From The Other Side Of The Bench
By David J. Seidemann, Esq.
This week, the big book will be dusted off and opened and the mighty quill will be dipped in the heavenly ink. On Rosh Hashanah our fate will be written and on Yom Kippur it will be sealed.
I have to wonder why G‑d bothers writing it at all on Rosh Hashanah. If the Al‑mighty will not render his final decision until the conclusion of Yom Kippur, why record anything on Rosh Hashanah in the first place?
The implication is that G‑d writes His initial plan for us on Rosh Hashanah and then decides whether or not to amend the decree by the time our penitence is concluded on Yom Kippur. But that formula begs the aforementioned question. Why not just wait till after Yom Kippur to write and then seal our fate?
And is our fate really sealed on Yom Kippur? Are there not a plethora of rabbinic opinions that extend the date of the final decree till Hoshanna Rabbah, and other opinions that say we can delay the sentencing till Chanukah?
And if our fate is really sealed on Yom Kippur, why do we bother praying for health, wealth, happiness, and forgiveness all year long? Are we not barking up the wrong tree of life?
The questions are legitimate and there are some very good answers. I refer you to your local clergy for elucidation. I offer an approach that perhaps is radical; for sure, different; and admittedly not necessarily true. I have not seen any source that confirms it. Nevertheless, it has meaning for me, and while not the traditional explanation of the haunting prayer, no doubt is an approach to consider.
The prayer simply states, “On Rosh Hashanah will be inscribed and on Yom Kippur will be sealed . . .” Conspicuously absent is the actor. That is to say, we cannot tell from the plain reading and interpretation of the text who is doing the writing and who is doing the sealing. If both the writing and sealing were done by G‑d, my original question remains of why both are necessary.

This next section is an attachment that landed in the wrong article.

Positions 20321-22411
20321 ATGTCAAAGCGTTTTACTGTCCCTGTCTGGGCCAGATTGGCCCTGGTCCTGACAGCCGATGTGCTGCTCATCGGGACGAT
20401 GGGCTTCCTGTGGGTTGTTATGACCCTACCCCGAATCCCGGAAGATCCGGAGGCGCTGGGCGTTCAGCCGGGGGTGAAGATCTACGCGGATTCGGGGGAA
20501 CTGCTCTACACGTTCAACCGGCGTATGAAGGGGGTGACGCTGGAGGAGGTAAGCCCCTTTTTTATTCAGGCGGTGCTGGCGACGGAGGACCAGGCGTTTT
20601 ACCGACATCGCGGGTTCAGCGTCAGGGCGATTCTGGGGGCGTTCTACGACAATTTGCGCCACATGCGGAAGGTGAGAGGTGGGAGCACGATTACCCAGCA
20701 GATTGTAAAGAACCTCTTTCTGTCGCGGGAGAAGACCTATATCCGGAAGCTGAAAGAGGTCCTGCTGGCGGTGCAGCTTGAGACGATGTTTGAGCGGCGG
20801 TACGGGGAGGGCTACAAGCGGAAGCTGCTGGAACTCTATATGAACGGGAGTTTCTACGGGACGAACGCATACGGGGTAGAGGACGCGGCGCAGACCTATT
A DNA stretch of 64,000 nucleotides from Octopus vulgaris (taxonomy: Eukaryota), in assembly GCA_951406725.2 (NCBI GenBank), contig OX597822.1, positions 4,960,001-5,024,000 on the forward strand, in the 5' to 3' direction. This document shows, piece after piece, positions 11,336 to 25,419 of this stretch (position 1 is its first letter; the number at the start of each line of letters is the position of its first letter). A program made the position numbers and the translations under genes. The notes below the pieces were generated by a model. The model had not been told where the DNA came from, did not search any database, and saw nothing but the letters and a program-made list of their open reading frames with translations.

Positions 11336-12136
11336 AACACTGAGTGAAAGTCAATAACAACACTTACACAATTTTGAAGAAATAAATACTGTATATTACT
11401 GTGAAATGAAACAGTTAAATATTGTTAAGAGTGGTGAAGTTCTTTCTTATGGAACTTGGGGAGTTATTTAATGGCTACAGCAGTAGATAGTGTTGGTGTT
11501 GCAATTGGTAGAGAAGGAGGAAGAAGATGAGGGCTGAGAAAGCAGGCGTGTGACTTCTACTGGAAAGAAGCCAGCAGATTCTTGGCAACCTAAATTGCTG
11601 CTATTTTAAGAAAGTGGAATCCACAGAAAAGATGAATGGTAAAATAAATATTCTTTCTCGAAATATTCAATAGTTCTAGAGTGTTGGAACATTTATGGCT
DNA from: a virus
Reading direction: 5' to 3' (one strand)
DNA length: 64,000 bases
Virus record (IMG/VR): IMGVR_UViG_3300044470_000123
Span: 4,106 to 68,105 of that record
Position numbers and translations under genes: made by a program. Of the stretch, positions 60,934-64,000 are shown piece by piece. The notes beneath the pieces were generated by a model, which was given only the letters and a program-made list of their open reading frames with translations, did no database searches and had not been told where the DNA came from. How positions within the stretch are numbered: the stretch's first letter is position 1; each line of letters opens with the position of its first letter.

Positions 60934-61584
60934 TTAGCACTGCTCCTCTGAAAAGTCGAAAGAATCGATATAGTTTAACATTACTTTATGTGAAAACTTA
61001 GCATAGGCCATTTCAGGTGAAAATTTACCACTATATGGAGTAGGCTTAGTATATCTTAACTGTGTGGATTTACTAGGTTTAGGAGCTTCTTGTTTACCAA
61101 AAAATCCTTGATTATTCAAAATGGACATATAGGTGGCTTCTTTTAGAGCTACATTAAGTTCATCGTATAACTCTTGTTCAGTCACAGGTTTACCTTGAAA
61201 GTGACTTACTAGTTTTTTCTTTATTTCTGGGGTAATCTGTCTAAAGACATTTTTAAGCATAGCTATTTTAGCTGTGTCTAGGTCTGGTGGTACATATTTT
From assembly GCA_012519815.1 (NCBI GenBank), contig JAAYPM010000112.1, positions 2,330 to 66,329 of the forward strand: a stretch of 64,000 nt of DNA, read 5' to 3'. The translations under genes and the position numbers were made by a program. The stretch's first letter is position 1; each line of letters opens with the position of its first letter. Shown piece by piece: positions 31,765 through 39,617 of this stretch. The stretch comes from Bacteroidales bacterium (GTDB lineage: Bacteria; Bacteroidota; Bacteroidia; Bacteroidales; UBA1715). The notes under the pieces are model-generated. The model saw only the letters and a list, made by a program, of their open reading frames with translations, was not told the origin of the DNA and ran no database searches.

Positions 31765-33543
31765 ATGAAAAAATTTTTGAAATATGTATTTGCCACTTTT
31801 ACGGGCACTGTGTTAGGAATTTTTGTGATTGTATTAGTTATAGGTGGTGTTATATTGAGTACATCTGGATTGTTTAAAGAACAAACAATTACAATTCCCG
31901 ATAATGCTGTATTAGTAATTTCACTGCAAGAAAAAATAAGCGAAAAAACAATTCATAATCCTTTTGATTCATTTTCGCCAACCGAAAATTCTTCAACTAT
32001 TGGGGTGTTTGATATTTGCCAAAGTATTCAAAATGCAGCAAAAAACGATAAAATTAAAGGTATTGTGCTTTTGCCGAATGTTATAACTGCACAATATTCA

Could it be, therefore, that we, mortal man, are doing the writing on Rosh Hashanah, and after G‑d sees where we want to be written, in which book of His we desire to dwell, that He seals the deal on Yom Kippur?
And if we are the ones doing the writing, could it be that we pray till Hoshanna Rabbah and till Chanukah, and all year long, to rewrite and supplement that which we wrote on Rosh Hashanah, telling G‑d that every day is a new chapter, a fresh beginning, and that He should seal that which we are writing every new day?
Could it be therefore that in a certain sense every day is Rosh Hashanah, albeit absent the sound of the shofar? Do we not have the opportunity every day to breathe life into our friends and family or to create an atmosphere of death and despair? Is it not in our hands to deal with G‑d’s decree with a smile or a frown?
Will we give birth to new ideas, or let our growth, intellectual and spiritual, wither and die?
Will we water our children, allowing their ideas and independence to flourish, or will we let the fire of our impatience and control hold them back?
Will we use the sword to conquer a beast who gasses his own people?
Will we feed the thirsty and hungry in our neighborhood?
Will we rebuild after a storm?
Will we be the first to cast stones, or will we allow our neighbors to enjoy the benefit of our doubt and allow them to live in tranquillity?
Will we consider ourselves to be impoverished—always focusing on what we do not have, or will we convey to G‑d that we reside in the book of the enriched because we have wives and children, which is the greatest blessing of all?
Will we redefine wealth and its hold on us?
Will we excise the demons from our minds, that self-imposed exile of too much insecurity on the one hand or an excess of haughtiness on the other extreme?
Will we let the nations of the world degrade us, or will we stand up for and with the Nation of Israel and the people of Israel and Jews worldwide, wherever they may be, and return our people to their status of the exalted?
Much more is in our hands than we think. Oh, sure, it’s G‑d’s book. But He is handing us His pen and affording us the opportunity to write. And if we change our minds, He is allowing us the opportunity to rewrite, to sit for the exam again and again, every day, and He seals us in the book—which really is an autobiography, because it is the book of our lives that we write ourselves. v
David Seidemann is a partner with the law firm of Seidemann and Mermelstein and serves as a professor of business law at Touro College. He can be reached at 718-692-1013 or firstname.lastname@example.org.